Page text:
“The Water Sustainability Action Plan for British Columbia is a partnership delivery vehicle for the Green Communities Project. Released in 2004, the Action Plan comprises inter-connected program elements that give local governments and practitioners the tools and experience to better manage land and water resources.”
The New Business As Usual
“We are using the slogan The New Business As Usual to convey the message that, for change to really occur, practices that until now have been viewed as the exception must become the norm moving forward. We have to build regulatory models and develop models of practice and expertise to support The New Business As Usual”, stated Dale Wall, Deputy Minister when he announced the launch of both the new Water Balance Model and the Vancouver Island Learning Lunch Seminar Series at the Gaining Ground Summit in May 2008.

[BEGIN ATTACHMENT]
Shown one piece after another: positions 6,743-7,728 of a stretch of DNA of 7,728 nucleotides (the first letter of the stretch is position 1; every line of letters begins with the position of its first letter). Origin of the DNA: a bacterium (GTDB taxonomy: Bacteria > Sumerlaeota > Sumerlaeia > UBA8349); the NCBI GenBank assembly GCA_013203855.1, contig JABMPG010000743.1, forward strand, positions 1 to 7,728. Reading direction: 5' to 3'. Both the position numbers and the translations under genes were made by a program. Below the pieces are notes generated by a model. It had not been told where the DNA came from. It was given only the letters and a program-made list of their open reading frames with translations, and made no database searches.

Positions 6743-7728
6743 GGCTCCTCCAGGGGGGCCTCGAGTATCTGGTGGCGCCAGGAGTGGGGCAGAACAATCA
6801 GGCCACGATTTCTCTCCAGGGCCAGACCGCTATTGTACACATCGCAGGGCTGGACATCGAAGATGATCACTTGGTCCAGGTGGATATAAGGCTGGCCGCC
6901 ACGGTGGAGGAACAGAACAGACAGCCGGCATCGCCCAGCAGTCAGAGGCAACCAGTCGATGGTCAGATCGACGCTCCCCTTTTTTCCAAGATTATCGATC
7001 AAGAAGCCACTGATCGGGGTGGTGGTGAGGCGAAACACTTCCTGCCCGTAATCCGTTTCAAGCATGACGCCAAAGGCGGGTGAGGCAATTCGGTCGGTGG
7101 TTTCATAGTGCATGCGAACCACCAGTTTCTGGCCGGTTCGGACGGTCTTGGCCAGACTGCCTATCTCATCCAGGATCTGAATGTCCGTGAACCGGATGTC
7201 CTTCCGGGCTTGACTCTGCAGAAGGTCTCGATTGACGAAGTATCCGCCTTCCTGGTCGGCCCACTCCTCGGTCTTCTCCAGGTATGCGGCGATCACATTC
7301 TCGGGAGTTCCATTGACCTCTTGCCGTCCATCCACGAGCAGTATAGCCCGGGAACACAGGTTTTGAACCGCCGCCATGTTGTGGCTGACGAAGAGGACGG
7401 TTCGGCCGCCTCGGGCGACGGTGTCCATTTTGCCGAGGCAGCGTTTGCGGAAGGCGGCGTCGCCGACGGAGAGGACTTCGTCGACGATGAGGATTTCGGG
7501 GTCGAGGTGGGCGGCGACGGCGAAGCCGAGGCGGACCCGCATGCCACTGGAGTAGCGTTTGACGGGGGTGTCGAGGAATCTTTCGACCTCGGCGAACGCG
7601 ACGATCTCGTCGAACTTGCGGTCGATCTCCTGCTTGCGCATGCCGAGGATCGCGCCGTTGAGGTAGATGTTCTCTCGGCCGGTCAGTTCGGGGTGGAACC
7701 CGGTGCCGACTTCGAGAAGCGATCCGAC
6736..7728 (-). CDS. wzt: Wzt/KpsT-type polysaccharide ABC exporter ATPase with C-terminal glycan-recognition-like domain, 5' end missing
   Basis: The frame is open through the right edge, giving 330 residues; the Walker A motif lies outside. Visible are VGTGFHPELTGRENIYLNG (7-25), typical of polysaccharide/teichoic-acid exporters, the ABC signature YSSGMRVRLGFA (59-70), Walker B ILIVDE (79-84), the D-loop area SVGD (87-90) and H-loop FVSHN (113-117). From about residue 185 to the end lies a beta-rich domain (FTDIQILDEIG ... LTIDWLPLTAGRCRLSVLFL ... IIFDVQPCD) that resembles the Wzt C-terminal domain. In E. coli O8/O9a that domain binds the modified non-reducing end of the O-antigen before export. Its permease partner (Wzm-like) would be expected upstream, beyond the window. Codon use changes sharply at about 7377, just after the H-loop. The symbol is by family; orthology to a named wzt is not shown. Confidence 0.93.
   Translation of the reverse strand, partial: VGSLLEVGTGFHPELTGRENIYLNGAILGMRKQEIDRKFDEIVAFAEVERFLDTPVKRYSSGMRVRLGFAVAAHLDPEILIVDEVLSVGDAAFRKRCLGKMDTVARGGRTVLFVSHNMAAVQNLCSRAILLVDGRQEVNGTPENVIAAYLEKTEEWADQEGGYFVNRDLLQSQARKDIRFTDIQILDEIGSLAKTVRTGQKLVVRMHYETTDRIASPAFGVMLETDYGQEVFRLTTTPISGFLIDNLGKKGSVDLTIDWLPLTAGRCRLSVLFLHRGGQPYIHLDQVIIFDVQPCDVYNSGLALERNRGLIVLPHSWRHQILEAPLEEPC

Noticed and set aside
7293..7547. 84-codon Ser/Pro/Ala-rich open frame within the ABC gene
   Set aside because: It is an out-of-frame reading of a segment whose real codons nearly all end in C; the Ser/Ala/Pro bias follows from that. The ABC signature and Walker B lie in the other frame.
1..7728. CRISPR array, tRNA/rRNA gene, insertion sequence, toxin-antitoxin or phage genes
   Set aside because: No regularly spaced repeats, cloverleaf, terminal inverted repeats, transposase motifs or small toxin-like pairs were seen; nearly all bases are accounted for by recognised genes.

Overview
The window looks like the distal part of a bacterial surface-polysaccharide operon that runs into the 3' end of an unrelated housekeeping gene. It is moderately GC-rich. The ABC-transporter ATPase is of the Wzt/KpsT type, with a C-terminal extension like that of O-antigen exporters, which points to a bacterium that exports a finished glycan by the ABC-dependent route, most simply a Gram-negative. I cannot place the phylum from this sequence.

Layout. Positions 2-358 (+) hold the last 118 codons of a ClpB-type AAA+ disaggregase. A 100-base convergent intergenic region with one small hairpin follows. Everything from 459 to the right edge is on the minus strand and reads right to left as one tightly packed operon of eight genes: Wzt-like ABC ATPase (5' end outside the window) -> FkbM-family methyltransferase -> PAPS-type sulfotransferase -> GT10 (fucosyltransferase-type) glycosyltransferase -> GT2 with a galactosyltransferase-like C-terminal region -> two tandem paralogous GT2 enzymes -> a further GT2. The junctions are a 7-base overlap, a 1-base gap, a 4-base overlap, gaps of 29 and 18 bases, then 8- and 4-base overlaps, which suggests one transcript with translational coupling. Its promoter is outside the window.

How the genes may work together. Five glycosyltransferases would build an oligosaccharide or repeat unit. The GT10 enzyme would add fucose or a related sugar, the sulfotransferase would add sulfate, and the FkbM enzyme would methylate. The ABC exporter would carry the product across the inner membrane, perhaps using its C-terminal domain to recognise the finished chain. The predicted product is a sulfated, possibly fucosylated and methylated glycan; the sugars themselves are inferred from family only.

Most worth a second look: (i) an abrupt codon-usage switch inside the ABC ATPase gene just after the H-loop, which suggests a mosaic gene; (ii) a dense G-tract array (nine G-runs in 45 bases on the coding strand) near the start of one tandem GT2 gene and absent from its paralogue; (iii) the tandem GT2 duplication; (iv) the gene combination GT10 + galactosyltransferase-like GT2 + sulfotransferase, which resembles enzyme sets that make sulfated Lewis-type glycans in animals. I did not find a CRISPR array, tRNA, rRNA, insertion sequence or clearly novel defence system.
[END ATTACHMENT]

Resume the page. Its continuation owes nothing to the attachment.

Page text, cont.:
Leveraging Change through Grants
“Integration of legislative goals and strategies with grant programs is achieved through the combination of Eligibility Requirements, Evaluation Criteria, and Conditionality of Contracts,” explains Glen Brown. “These three items provide the road-map for transitioning from today’s expectations to tomorrow’s standards. Over time, we are incrementally raising the bar. ”
“Conditionality of Contracts refers to what we ask local governments to do if they are successful in meeting the Eligibility Requirements and Evaluation Criteria. This is where we establish the clear link to program goals and objectives.”
Smart Planning for Communities